I guess I can make a case for this being an akrasia question: this is something I want to do better, and I’m sure I can, but I don’t, yet. I guess on that basis I could say questions about anything I don’t know how to do yet are akrasia questions… all I can say in my defence is that it was too tempting not to ask this, with the expertise and shared mindset of people here: maybe somebody here has some wisdom on this?
I’ve been journalling things more often over the past few years. I find it useful, not least just because you don’t have to think about how to organize it: it’s “append-only”. Really I’m talking here about organizing my thinking and incoming information about a subject over a long period of time (weeks / months).
But I’m sure I’ve not nailed yet how to balance time-based append-only journals with records that I keep on updating.
Some other good things about journal-structured notes:
- It makes things easy to find if you have a vague sense when they happened – which is often the case.
- It makes it easy to see how out-of-date something is likely to be.
- It lets you see what you think are current problems as of right now, rather than things you thought were important some time ago.
- It brings those things back into active memory and lets you think them through in the current context with your current understanding.
- You don’t build up an enormous backlog that you won’t work through.
- You don’t end up laboriously maintaining reference material that you’ll never use: if something becomes irrelevant, it just stays there in the history.
- There’s no tendency to invent an increasingly-elaborate-over-time (and increasingly-failing) hierarchy of categories in which to file things
- You don’t lose the record of your earlier understanding as it was: can work well with episodic memory to bring back that understanding and to understand why it was you came to a conclusion in the past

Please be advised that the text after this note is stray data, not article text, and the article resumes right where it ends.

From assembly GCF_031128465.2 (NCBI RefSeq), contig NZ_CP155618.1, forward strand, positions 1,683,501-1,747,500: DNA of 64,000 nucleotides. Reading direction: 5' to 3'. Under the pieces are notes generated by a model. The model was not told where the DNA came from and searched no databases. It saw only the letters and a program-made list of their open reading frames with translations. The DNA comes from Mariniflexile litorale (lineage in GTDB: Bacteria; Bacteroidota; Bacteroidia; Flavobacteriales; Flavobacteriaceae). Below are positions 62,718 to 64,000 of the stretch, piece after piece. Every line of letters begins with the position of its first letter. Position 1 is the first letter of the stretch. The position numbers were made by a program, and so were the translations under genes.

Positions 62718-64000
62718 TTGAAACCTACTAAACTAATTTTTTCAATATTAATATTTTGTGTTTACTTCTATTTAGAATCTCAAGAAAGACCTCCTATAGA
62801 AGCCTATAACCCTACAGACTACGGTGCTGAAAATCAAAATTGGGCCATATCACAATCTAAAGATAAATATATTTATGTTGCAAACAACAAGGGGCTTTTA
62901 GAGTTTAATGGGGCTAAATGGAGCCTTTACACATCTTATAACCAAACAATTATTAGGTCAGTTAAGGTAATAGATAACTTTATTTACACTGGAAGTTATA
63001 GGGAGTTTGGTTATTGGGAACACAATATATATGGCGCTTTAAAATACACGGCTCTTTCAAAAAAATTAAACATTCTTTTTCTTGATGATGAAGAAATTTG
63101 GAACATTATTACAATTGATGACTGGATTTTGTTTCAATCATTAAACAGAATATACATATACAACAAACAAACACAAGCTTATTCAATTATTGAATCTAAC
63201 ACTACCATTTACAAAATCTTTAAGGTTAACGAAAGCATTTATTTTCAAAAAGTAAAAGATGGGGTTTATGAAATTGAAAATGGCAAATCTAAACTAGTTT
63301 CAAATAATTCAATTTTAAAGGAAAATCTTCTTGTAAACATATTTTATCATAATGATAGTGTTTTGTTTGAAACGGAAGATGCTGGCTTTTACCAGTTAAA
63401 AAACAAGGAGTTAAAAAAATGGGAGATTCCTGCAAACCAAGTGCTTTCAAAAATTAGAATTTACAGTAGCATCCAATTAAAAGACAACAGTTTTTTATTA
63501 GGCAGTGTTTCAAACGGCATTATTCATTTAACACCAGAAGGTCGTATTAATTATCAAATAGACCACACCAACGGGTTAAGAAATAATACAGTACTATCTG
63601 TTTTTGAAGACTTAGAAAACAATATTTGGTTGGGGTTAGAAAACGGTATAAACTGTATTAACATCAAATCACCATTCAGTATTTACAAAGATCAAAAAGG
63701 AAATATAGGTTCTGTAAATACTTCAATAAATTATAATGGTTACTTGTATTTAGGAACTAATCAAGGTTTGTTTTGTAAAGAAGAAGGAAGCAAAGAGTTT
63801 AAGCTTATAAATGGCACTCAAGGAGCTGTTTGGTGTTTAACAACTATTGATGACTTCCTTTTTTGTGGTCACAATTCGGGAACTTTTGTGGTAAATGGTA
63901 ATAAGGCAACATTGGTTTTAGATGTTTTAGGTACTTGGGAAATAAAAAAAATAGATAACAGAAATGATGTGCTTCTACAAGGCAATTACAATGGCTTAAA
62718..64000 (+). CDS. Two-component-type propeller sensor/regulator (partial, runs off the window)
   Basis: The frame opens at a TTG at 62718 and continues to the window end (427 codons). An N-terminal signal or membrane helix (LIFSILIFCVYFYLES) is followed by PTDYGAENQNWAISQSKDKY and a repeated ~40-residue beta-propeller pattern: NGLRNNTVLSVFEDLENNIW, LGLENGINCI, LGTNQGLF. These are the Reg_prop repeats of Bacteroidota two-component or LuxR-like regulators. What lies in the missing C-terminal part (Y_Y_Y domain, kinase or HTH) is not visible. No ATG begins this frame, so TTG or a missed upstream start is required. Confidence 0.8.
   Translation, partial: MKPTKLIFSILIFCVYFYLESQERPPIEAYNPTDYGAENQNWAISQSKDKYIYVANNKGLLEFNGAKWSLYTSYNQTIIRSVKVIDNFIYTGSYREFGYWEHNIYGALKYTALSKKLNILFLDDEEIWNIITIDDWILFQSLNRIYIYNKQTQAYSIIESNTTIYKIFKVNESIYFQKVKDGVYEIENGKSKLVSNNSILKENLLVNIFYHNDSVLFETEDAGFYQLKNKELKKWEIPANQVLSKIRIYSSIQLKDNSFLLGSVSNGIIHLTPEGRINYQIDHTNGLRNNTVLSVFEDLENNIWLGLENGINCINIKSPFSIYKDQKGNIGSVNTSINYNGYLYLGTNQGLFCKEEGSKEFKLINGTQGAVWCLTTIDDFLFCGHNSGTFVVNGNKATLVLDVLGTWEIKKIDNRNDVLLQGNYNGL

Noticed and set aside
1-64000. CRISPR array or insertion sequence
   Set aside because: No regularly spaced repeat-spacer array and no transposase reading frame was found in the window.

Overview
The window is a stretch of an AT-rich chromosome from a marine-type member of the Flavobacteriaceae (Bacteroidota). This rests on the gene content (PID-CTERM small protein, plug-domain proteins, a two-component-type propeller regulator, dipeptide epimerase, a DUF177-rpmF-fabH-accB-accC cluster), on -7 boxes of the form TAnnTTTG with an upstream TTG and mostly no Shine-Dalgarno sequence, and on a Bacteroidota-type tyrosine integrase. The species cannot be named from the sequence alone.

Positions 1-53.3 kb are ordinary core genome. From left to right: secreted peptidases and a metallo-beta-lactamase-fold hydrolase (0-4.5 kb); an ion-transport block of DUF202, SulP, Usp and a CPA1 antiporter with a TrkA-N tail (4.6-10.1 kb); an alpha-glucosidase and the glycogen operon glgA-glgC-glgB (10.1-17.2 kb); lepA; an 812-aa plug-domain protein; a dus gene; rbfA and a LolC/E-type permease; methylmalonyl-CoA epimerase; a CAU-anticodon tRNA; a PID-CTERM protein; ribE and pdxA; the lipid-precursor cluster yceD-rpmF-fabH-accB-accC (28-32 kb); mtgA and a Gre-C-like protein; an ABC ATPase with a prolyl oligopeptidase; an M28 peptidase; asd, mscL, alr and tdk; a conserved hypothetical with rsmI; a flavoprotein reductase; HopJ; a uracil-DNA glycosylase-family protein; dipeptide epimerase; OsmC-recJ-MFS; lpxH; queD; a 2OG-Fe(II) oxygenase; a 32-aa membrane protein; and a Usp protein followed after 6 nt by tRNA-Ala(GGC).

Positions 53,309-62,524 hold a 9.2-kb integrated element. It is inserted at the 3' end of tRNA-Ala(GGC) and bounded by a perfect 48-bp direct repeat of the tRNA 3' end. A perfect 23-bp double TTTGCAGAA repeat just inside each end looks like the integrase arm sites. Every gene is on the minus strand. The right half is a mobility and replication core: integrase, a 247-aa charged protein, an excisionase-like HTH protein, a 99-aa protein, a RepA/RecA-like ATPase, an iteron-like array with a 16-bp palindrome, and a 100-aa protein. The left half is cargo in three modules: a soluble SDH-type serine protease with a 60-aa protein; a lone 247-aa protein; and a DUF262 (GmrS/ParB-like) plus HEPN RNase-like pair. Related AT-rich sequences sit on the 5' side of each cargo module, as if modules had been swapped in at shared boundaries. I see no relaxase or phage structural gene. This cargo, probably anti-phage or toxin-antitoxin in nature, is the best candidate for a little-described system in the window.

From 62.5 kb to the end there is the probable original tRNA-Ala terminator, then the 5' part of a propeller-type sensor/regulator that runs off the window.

- It lets you motivate yourself by seeing your progress
Some bad things:
- When you need to frequently refer to some particular aspect of knowledge that has evolved over time, you end up with messy duplicate information
- If you don’t associate something with an approximate date, it’s harder to find things
- When you need to make sure something gets done eventually or before other event happens, it can get lost – but often with big projects, a lot of what you’re doing is working out exactly what DOES need to get done, and that’s a thing where your understanding evolves over time – so I find this a tricky choice
Right now I feel like it’s not bad as a default for long-running projects, but that I need a more consistent ways of identifying and pulling out select parts that do need to be maintained as reference material.
Is that how other people see this? How do you choose what to pull out? When you spot something like that, how do you do that? Tagging? Separate file/note/page/whatever of some kind? Links to/from journal entries?